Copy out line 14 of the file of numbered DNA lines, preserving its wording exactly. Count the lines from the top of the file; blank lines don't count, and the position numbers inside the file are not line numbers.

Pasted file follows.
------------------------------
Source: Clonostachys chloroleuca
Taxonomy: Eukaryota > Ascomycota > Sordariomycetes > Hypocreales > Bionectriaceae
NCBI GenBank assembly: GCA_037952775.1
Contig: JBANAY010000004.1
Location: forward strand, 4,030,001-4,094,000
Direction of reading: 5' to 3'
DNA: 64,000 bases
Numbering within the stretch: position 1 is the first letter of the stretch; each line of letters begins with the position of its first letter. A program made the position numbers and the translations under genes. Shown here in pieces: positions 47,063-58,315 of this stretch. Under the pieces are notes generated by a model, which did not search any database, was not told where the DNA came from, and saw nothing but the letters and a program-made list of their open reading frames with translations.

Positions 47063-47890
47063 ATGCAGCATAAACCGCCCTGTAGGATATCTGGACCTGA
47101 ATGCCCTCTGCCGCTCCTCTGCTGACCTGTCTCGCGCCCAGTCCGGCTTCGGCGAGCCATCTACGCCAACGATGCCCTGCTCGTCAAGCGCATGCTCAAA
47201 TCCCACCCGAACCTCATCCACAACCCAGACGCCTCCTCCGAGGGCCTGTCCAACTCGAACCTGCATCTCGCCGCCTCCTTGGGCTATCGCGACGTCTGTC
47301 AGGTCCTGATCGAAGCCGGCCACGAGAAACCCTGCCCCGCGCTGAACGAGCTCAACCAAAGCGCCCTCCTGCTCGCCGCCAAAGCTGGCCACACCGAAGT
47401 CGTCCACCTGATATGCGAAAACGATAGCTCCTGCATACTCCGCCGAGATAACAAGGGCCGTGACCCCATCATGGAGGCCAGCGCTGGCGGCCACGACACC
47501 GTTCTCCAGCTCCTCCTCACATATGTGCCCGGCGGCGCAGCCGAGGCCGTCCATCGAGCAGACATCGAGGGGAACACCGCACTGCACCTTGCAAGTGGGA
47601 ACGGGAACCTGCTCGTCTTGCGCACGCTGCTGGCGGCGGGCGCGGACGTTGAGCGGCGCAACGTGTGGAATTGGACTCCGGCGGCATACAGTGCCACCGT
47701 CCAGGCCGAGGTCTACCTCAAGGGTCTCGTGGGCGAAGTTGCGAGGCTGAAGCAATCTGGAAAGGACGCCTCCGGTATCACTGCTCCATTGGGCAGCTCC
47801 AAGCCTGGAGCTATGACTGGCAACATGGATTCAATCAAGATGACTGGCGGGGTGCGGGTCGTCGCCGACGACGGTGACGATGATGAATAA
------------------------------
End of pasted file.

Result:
47401 CGTCCACCTGATATGCGAAAACGATAGCTCCTGCATACTCCGCCGAGATAACAAGGGCCGTGACCCCATCATGGAGGCCAGCGCTGGCGGCCACGACACC